Corporate culture and ethics
Corporate culture in an organization
In my organization, the corporate culture is centered around self-sacrifice and caring about the concerns of other members. The organization demonstrates this during times of crisis. In one instance, the firm needed to lay off workers; it decided not to do so by selecting a less dramatic course of action, and this was by instating pay cuts. As a result, workers realized that the organization cares for their well-being. This corporate culture could be improved by changing the reward system to reflect its values. People should be rewarded for demonstrating values of loyalty and self-sacrifice towards the company.
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Ethics survey for the everyday working environment
After reading the ethics survey, I realized that morality is a very complex issue. One must consider the importance of legality over ethics. Furthermore, one must choose between one’s personal goals and the overall goals of the organization or co-workers’ goals. In the working environment, one can use questions in the questionnaire to choose between conflicting orders from above. If one has to choose people for hiring, questions concerning the worthiness of the candidates need to arise when making those decisions. Other questions include: ‘Would you sacrifice your job to uphold your ethical standards?’ and ‘What if your most valuable client asked you to bend the rules?’
Hiring policy and employees’ perception
The policy at my workplace is to promote from within as much as possible but look towards the outside environment if in-house talent does not exist. Management sometimes breaks this policy by starting from the outside, and employees often feel shortchanged. Both options are right because internal promotions ensure that the abilities and relationships of the employees are maintained. External hires are important during periods of expansion or explosive growth. The right choice should be the one that solves prevailing problems in the firm, although management should start from within.
Employee involvement in the planning process
Employees can be involved in the planning process to the benefit of the company when they share their ideas about particular innovation, and that innovation turns out to be a great source of competitive advantage (Sagie & Aycan, 2003). Employees will feel very valuable in the organization, and the firm will value their input even more. Their skills will have been sharpened, and the level of organizational citizenship behavior will have improved tremendously after such a successful endeavor.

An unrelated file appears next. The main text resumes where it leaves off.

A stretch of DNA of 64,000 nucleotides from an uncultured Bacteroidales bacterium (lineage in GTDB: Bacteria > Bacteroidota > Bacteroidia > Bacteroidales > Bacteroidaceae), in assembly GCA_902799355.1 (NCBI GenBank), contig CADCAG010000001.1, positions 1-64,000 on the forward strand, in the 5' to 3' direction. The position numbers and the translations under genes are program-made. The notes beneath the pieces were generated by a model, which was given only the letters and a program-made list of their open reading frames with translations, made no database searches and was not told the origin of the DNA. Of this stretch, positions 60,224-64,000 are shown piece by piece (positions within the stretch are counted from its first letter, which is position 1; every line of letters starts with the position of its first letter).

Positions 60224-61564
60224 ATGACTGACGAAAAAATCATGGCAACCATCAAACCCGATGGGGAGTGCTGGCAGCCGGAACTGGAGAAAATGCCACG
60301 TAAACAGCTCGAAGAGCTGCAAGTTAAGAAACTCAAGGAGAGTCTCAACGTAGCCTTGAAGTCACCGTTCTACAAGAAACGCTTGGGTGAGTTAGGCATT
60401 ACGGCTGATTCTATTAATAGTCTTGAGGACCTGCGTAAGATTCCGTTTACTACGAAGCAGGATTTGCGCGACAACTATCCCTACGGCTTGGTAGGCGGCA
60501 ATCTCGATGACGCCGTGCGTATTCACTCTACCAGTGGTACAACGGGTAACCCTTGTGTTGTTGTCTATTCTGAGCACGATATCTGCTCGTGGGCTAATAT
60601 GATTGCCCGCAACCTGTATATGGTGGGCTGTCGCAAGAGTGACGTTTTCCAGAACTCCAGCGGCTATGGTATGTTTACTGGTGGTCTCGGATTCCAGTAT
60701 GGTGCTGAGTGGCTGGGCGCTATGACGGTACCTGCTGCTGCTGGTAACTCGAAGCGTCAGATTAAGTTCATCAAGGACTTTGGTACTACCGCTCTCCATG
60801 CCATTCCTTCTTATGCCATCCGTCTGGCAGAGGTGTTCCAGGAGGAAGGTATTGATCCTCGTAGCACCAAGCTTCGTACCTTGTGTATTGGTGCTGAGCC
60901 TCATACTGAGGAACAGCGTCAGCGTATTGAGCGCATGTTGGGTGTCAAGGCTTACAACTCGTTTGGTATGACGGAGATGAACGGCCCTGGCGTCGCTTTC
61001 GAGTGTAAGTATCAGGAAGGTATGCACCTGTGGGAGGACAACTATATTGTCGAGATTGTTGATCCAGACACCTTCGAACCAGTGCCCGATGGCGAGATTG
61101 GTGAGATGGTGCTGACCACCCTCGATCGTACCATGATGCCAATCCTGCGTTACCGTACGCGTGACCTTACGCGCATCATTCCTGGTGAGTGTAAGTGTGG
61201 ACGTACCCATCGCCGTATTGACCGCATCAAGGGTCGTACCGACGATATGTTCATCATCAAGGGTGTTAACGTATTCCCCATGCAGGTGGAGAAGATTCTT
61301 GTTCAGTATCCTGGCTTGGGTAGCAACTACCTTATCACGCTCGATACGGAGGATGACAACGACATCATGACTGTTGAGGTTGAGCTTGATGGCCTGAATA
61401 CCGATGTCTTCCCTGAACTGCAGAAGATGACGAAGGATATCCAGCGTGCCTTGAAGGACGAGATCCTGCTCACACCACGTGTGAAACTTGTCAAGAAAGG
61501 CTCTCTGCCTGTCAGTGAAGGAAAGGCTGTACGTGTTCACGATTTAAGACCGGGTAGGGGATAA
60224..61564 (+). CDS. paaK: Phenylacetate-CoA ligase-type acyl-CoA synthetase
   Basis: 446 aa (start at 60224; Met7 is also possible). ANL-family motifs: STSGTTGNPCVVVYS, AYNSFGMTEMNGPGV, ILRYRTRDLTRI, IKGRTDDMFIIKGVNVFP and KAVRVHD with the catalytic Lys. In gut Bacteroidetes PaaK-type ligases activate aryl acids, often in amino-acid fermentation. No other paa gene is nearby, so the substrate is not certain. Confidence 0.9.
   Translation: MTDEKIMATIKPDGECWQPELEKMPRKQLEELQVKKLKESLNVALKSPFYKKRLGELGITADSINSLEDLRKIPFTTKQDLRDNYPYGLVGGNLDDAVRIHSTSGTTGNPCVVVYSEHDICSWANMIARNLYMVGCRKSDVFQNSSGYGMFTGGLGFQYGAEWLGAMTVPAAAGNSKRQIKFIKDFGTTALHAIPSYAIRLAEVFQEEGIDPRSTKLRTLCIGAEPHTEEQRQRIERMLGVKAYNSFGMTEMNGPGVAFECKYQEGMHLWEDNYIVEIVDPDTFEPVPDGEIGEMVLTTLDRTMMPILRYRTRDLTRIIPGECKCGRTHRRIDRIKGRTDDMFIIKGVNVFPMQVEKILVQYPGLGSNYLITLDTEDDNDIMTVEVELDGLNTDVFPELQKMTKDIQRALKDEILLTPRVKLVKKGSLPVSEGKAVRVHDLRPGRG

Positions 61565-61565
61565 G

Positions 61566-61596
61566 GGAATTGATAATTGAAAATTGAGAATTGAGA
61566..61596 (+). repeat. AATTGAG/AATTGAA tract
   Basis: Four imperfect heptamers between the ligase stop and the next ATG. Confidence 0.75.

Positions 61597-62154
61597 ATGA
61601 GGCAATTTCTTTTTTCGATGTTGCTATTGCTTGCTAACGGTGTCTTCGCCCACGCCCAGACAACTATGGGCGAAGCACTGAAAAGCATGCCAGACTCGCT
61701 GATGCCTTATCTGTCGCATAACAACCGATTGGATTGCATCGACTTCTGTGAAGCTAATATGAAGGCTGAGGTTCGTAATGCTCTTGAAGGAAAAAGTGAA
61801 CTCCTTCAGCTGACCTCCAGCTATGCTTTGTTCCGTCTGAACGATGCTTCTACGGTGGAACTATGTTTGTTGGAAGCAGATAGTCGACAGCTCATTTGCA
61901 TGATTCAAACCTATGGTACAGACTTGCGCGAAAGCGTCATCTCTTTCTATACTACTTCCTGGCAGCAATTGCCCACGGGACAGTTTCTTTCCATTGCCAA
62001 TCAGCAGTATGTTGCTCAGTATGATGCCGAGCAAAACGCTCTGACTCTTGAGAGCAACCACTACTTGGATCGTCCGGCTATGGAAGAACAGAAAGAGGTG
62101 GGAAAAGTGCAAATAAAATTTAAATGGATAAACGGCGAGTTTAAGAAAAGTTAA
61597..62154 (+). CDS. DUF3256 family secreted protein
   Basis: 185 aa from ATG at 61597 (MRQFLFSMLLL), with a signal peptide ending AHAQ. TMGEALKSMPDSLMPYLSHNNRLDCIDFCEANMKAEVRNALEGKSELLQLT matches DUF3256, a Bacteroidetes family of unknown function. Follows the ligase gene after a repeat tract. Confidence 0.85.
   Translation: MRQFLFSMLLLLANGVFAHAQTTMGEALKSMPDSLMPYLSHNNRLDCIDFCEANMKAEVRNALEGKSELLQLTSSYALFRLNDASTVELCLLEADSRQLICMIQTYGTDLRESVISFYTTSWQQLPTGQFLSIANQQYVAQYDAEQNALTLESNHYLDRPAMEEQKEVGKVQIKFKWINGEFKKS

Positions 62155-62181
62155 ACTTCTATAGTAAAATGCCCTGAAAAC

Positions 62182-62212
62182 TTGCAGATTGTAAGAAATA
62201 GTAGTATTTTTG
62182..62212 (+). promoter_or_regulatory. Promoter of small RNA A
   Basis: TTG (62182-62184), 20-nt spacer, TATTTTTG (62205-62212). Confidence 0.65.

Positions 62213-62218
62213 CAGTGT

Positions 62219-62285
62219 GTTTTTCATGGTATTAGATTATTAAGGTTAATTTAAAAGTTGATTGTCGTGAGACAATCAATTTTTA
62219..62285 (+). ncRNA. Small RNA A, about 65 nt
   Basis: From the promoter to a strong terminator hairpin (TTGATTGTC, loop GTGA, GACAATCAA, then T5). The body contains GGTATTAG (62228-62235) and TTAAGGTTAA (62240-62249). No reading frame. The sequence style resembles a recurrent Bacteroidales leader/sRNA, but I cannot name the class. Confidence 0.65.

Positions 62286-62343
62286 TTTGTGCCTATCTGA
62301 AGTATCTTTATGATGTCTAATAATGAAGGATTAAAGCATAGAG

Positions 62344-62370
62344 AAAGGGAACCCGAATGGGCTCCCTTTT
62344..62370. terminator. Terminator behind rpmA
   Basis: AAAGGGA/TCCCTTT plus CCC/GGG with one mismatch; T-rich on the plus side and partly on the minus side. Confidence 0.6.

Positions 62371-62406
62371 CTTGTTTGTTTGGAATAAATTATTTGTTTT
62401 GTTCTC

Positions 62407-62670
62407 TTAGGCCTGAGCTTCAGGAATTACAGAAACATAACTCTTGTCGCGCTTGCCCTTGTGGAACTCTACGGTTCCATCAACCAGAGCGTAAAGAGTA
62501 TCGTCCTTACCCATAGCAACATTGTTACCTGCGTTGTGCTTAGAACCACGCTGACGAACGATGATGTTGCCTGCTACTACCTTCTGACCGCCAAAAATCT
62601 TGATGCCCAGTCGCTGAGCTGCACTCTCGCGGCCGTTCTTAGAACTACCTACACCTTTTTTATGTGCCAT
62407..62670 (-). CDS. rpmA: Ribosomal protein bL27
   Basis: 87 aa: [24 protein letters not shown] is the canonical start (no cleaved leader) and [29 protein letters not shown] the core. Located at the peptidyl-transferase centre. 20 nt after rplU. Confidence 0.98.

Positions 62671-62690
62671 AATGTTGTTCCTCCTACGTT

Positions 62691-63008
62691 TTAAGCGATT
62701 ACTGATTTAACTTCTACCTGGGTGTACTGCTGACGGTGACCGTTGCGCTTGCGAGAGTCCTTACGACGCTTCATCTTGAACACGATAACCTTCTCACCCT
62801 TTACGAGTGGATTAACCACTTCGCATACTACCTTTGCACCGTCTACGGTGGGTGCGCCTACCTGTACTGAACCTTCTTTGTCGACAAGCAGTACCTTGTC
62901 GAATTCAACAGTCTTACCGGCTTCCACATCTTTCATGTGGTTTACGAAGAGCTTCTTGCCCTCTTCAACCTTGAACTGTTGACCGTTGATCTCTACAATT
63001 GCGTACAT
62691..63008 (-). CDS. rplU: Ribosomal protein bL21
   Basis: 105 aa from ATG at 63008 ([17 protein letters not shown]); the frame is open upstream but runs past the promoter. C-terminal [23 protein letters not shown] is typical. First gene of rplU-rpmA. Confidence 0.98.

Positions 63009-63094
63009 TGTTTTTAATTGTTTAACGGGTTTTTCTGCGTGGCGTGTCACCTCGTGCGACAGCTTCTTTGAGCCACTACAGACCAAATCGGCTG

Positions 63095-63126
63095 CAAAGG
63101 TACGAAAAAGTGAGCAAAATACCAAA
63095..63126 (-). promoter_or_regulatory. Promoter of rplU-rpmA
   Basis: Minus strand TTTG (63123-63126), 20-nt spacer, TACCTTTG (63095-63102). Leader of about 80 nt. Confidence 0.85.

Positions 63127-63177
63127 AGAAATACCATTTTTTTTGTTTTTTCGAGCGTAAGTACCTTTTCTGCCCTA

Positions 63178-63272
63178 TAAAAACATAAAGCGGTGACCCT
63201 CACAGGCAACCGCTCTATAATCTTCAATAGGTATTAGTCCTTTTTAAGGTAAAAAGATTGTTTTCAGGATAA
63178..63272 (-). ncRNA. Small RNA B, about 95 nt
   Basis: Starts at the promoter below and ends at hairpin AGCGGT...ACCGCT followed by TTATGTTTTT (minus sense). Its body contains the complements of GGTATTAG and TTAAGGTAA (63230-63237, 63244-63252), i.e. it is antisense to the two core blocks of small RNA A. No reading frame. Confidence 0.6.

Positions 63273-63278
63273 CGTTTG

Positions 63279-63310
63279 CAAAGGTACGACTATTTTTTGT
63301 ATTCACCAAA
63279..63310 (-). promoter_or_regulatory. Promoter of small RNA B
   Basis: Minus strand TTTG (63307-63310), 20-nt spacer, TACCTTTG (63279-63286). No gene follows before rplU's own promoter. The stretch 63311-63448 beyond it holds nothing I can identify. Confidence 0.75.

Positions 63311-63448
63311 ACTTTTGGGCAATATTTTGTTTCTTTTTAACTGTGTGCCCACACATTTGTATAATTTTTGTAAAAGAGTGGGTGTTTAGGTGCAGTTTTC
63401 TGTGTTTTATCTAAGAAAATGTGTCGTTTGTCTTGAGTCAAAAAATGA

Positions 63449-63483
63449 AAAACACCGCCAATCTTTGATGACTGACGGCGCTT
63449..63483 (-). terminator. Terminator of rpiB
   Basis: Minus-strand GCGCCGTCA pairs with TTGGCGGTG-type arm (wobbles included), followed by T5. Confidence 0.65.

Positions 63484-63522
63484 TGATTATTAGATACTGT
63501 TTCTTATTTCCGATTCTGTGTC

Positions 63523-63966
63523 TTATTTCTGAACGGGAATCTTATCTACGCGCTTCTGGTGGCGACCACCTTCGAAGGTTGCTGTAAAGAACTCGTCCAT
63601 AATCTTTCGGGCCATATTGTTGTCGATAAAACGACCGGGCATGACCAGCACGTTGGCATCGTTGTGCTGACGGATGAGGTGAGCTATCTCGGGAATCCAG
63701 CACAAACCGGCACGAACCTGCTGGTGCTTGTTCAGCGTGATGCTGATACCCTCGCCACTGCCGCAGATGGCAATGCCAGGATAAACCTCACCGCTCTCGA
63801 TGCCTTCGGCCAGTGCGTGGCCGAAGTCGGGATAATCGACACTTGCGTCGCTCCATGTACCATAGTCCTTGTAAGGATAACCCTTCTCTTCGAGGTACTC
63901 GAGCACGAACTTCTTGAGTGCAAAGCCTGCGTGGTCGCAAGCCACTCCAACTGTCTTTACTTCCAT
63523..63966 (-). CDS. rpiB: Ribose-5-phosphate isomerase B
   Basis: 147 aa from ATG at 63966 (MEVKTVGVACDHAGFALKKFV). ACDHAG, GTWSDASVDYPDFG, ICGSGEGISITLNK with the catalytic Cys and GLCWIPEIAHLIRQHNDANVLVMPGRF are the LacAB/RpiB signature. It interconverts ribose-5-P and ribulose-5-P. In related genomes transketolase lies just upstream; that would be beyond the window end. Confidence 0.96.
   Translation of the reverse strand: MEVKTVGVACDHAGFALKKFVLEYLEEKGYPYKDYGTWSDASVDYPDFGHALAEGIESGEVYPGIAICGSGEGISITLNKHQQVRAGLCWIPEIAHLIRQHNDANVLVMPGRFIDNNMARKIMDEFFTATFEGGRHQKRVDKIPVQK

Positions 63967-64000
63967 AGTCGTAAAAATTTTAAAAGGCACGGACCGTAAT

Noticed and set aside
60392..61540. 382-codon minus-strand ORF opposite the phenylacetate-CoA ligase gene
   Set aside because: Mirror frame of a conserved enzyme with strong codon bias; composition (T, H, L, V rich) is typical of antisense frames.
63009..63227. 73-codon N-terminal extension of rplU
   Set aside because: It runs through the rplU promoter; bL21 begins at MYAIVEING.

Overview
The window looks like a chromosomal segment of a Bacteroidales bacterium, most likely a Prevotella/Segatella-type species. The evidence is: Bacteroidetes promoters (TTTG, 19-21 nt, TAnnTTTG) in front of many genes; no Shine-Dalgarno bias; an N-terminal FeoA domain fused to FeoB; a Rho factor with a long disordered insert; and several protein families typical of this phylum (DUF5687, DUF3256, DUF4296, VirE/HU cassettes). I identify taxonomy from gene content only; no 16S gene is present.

Employee uninvolvement in the planning process
Failure of organizations to include employees in a planning process can lead to the organizational detriment. For instance, when a company decides to enact a new work policy on training without employee involvement, most workers will be obligated to take part in the training without really thinking about how they can translate it to their jobs. The company will spend its resources on a function that has minimal returns, and employees will feel frustrated about having less time to do the ‘real’ work.
Emotions in Decision-Making
An example of overwhelming stress from the management
Management was under great pressure from shareholders to increase productivity or face expulsion. Most managers started pushing employees to work longer hours for the same pay. None of them told employees what was going on, so this created a lot of tension. In this regard, the emotion of fear had taken over, and management wanted to avoid the consequences of that emotion by adopting a more proactive stance on the matter. If I was in management, I would have informed employees about the new requirements.
A situation when emotions played a major role in the decision-making
There was a time in my organization when I was getting more work than I could handle. Remarks about promotions were also going around. Other workers were getting a fair workload, but mine had been increased tremendously. It was almost as if I was the only person who could handle that kind of work. I was overwhelmed by these new responsibilities but was carried away by the possibility of getting a promotion.
My emotions of excitement about future opportunities prevented me from discussing the excessive workload with my supervisor. I should have managed these emotions because they put me through great discomfort, and I was under immense pressure to perform. I was taking a shortcut in my decision-making process (Isen & Patrick, 1983). It would have been better for me to weigh all the risks and rewards of talking to my supervisor before making my choice.
Isen, A. & Patrick, R. (1983). The effect of positive feelings on risk taking: when the chips are down. Organizational behavior and human performance, 31(2), 194-202.
Sagie, A. & Aycan, Z. (2003). A cross cultural analysis of participative decision making in organizations. Human relations, 56, 453-473.